Removing the Constraints

Sometimes the hardest part of writing a book is getting it done. Our lives are filled with distractions, for those of us working the forty-plus hours to make ends meet; those distractions can derail all the good intentions you have of bringing your story world to life. When you add family, friends, and having a social life, all of the time seems to get sucked into the ether, never to return. It kind of makes you wonder how many awesome books have not been written only because the author did not have time to commit to the discipline of writing, doesn’t it?
For most of my adult life I was in the same boat. As an active duty Navy veteran and put in well over forty hours per week, and that does not include the extra duty on top of my day job. I have a wife and two children who fill my life with joy as well as other hobbies that help me to blow off steam. I was in a void before I began writing my first book. I was in that place where I lied to myself about not having enough time to write a book.
Now, I did not go to Wal-Mart to buy a few extras hours to tack onto the end of my day, but I did take a hard look at my daily schedule and I cut out the unnecessary clutter. It was mid-2012 and Farmville was the biggest Facebook game running at the time. I literally spent HOURS each day harvesting crops and all of the other tasks required to keep my fictional farm running. I used to sit on the couch, laptop in my lap, playing Farmville while mindlessly watching television. Looking back, it was a horrible existence, I was unhappy and moody. I look back on that time as one where I might have actually been depressed without even realizing it. I thought I was happy, but it was not until I began my writing journey that I found my happiest self. It just took some time to dig myself out of that hole and begin the climb to becoming a published author.
The first thing I did was delete every Facebook game from my profile. Social media is addictive enough without those games, but by freeing myself from that “burden” I was able to unlock more than a few hours each night to dedicate to writing. I also chose not to engage in television shows that I tended to watch between my favorite shows. I’m sure you can think of a few shows that take up the “time between” for you as well. Even with this freed up time I still struggled to write, though. Part of it might have been inspiration, mainly because pulling out the laptop and getting it to boot up was several minutes of time where I would find myself distracted again.
But, all was not lost. I found my writing salvation in my pocket of all places. In order to simplify my process and write the first draft of my book I used my iPhone. That’s right, all fifty-something thousand words of the first draft of “Exodus” were thumb-texted into a document application on my phone. It wasn’t easy, but it was simple. I found myself typing in a few sentences every chance I had and then emailing the file to myself for safe keeping and easy editing. The process was not perfect, but it made the process of writing everyday easily obtainable.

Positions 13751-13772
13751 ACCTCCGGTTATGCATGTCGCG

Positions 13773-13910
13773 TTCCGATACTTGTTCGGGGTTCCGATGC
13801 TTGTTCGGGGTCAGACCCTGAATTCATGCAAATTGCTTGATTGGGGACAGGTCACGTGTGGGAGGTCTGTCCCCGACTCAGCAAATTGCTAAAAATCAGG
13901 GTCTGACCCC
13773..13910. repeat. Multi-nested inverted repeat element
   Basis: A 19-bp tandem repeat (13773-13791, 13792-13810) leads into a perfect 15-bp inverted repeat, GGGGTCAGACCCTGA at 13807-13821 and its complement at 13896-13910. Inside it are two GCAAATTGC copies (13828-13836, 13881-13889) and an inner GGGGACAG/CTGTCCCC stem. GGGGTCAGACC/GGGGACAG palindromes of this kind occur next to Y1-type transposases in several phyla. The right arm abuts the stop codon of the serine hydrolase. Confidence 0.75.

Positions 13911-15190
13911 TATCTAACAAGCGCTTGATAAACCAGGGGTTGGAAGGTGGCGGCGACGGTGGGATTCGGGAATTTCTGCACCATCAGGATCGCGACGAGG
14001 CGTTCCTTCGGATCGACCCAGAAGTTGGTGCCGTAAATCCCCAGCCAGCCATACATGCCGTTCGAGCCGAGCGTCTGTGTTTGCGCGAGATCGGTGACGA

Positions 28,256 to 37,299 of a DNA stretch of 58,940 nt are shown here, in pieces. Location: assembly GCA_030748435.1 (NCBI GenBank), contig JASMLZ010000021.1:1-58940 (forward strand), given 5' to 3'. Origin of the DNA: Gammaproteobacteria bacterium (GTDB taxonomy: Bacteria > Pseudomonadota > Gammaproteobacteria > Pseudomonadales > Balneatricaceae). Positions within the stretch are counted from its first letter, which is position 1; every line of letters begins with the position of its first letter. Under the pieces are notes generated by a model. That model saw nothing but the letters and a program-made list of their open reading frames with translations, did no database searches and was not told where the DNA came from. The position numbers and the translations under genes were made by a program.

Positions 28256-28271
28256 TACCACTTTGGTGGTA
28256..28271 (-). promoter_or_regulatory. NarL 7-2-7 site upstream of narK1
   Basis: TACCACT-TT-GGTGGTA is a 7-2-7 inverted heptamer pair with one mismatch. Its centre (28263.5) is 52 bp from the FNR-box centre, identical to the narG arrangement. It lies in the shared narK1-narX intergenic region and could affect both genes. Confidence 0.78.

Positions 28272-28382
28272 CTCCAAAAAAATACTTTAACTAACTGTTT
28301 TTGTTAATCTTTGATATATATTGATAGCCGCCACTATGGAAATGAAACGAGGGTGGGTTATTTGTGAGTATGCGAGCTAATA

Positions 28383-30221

Motivation can be driven by the feeling of accomplishments. Each day I accomplished, or exceeded, my word count goals. This motivated me even more and as the month went on I was closer and closer to having that first book written. When I reached the end I felt as if I had climbed a mountain. That sense of accomplishment was only magnified when I published the first book in The Dead Planet Series a few months later.
If you are like me, drowning in a sea of time constraints and in need of an easy way to get the words down for your book, then I encourage you to take a look at your process, cut the fluff, and maybe even pull out your phone. In the end, it’s all about getting the word son paper, without those you will never have a book to call your own. Now is the time to make it happen and the means to do so could be in your pocket as well. You never know when and where inspiration may strike, so it’s best to always be ready. Happy writing!


I am an active duty Navy veteran and self published science fiction author. I grew up in Mississippi and joined the navy at seventeen. I now live in Virginia with my wife and two daughters.

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2 comments on “Removing the Constraints
  1. I don’t have a game keeping me from writing my own book. I fear not doing it right, having it torn apart by an editor because I didn’t put all the necessary components in the story in the right portions. I’ll be reviewing a little less once I get my promises taken care of and spend more time reading books on getting all the parts of the novel as perfect as possible. I don’t even have a job, nor smart phone. So I should be able to do this, right?

    • drewavera says:

      You gotta do what you gotta do lol. As long as you commit to writing every day then the method you use is optional. Using my iPhone helped me write the first book, but I am more disciplined now and write at a desktop mostly. Good luck.

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